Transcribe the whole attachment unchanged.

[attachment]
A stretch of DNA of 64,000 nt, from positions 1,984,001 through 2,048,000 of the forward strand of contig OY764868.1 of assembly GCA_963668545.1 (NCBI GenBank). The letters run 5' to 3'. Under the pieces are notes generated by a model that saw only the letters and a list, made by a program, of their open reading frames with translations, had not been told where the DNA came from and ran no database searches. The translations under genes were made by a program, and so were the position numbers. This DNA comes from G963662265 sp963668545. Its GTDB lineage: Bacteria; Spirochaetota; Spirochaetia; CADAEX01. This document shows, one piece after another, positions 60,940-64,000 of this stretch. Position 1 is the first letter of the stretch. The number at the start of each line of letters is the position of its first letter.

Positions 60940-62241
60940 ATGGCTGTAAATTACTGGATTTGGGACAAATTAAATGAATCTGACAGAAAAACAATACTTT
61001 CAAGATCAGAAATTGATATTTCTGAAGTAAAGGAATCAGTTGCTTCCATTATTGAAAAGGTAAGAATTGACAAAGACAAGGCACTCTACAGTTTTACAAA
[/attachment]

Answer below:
A stretch of DNA of 64,000 nt, from positions 1,984,001 through 2,048,000 of the forward strand of contig OY764868.1 of assembly GCA_963668545.1 (NCBI GenBank). The letters run 5' to 3'. Under the pieces are notes generated by a model that saw only the letters and a list, made by a program, of their open reading frames with translations, had not been told where the DNA came from and ran no database searches. The translations under genes were made by a program, and so were the position numbers. This DNA comes from G963662265 sp963668545. Its GTDB lineage: Bacteria; Spirochaetota; Spirochaetia; CADAEX01. This document shows, one piece after another, positions 60,940-64,000 of this stretch. Position 1 is the first letter of the stretch. The number at the start of each line of letters is the position of its first letter.

Positions 60940-62241
60940 ATGGCTGTAAATTACTGGATTTGGGACAAATTAAATGAATCTGACAGAAAAACAATACTTT
61001 CAAGATCAGAAATTGATATTTCTGAAGTAAAGGAATCAGTTGCTTCCATTATTGAAAAGGTAAGAATTGACAAAGACAAGGCACTCTACAGTTTTACAAA